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Philip's Review:

Mary says to me, "if you really want to understand me, you have to read this book." So, willing to submit myself to a sappy romantic mystery in order to gain any insight into the persona of my wife, I read the book. I was immediately pleased with the author. Not just because she told the story in the first person (from Amelia Peabody's perspective) so I could immediately evaluate the credibility and bias of my narrator, but also because of the generally mature way she treats the reader. She doesn't tell us what qualities certain characters have (brave, pushy, naive,...), rather she describes their actions and we draw our own conclusions. She expects the reader to come to certain conclusion and make various evaluations of the plot yet she refuses to spell anything out to the reader the way the Hardy Boys might. So if you need to be told who the main suspects are what their motivations could be, better go back to the Alexander Brown.

The story starts out like a very classic novel. A middle aged spinster sets out on an archeological tour and encounters a beautiful young lady, Evelyn, with a tragic story. You can immediately sense that Elizabeth Peters is going to take some original twists to the classic plot the minute Amelia opens her mouth in response to Evelyn's tragic affair. Evelyn continues to follow a very classic story tale romance, and a fairly interesting mystery develops with a Mummy and an archeological dig. I became briefly annoyed with the book when I reached a point where it was incredibly obvious who was behind the Mummy and the book was only 3/4 done. Then I realized that the real story being told was not the mystery--although it was a convoluted yet believable mystery that I wished I had thought out more fully, because when the details were revealed I felt like I should have figured them out. In fact, while Amelia is trying so hard to tell everyone else's story, she can't help but tell her own which is in fact more interesting and original than the other side stories.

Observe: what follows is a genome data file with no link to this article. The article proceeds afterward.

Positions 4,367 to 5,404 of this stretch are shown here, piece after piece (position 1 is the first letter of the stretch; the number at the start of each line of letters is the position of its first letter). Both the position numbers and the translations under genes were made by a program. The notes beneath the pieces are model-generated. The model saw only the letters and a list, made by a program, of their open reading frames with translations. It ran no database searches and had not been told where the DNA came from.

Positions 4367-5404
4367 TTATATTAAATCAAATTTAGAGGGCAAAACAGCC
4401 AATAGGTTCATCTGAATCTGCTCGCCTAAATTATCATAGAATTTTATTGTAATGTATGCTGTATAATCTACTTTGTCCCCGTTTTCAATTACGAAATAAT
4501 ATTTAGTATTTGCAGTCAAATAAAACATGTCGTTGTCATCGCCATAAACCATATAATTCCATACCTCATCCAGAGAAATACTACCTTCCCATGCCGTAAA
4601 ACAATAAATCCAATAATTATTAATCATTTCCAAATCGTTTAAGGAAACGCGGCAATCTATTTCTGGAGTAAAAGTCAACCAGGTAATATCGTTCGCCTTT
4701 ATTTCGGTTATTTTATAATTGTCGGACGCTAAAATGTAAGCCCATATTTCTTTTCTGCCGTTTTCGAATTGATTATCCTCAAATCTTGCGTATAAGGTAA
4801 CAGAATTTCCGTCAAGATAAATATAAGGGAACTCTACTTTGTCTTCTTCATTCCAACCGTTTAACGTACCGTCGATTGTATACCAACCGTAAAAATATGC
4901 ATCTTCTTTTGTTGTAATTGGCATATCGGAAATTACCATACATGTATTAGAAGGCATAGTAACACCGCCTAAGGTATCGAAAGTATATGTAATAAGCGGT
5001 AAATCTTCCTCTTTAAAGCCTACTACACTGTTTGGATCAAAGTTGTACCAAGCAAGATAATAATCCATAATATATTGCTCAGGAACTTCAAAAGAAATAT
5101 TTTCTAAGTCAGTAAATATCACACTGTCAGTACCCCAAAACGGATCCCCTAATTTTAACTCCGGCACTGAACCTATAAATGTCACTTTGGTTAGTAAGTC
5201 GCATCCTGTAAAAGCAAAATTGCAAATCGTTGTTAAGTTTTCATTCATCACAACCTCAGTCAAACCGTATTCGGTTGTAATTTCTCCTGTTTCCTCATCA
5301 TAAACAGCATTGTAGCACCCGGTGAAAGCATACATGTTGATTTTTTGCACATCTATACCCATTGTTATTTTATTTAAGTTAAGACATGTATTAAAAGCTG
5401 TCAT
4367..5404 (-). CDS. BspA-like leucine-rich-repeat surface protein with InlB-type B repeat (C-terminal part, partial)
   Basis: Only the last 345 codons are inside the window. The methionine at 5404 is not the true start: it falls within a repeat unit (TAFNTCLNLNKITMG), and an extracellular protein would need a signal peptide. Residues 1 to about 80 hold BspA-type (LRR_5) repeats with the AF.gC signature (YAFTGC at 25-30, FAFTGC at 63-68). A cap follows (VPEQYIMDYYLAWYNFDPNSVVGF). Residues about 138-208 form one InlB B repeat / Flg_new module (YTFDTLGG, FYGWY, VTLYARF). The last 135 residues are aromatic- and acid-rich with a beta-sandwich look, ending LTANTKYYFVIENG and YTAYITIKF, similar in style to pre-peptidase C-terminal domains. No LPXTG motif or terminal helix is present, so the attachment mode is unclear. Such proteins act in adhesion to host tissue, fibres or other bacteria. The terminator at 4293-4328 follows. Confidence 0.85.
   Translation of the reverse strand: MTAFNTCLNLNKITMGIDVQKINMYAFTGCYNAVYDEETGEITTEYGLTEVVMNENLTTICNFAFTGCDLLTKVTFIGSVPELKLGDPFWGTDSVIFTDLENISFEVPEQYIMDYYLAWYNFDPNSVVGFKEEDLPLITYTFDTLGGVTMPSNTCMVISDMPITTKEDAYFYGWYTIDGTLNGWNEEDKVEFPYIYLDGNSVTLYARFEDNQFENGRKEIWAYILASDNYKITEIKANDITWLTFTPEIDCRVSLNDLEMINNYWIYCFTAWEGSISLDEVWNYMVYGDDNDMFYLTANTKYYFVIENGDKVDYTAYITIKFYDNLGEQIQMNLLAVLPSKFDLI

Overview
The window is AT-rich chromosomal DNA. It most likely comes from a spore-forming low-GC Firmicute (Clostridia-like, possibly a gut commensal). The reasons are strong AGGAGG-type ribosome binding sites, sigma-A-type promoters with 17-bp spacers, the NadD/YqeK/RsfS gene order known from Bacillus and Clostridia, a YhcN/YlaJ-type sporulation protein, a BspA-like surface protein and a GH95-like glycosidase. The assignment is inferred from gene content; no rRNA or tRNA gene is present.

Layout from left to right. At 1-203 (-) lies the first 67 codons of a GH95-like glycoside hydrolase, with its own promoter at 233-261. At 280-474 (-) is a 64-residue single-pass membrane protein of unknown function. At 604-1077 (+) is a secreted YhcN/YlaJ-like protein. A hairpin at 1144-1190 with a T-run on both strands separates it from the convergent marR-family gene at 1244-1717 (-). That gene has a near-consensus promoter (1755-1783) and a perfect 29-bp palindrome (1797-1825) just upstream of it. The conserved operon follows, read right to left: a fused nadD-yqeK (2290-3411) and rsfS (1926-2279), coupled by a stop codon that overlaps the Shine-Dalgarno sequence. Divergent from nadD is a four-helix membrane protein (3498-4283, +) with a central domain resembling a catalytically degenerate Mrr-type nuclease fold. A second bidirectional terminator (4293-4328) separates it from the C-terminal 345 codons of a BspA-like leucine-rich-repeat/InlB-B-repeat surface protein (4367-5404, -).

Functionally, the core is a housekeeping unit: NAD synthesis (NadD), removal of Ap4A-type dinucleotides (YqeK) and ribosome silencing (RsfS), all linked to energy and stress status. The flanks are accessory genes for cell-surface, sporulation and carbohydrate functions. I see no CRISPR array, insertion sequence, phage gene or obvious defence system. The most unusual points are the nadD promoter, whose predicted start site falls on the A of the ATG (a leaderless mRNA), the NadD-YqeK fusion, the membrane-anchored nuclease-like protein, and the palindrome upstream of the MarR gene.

When I finished reading, I asked Mary who she thought the "Crocodile on the Sandbank" was. The title comes from a typical love poem mentioned in the book but given only scant importance. Mary had never considered the answer to that question despite having read the book three times. I contend that it is an important question seeing how it is in the title and in the latter pages Peters clearly states who she believes the crocodile is. The answer shows how found the author is of taking a classic romantic tale and putting an original slant on it.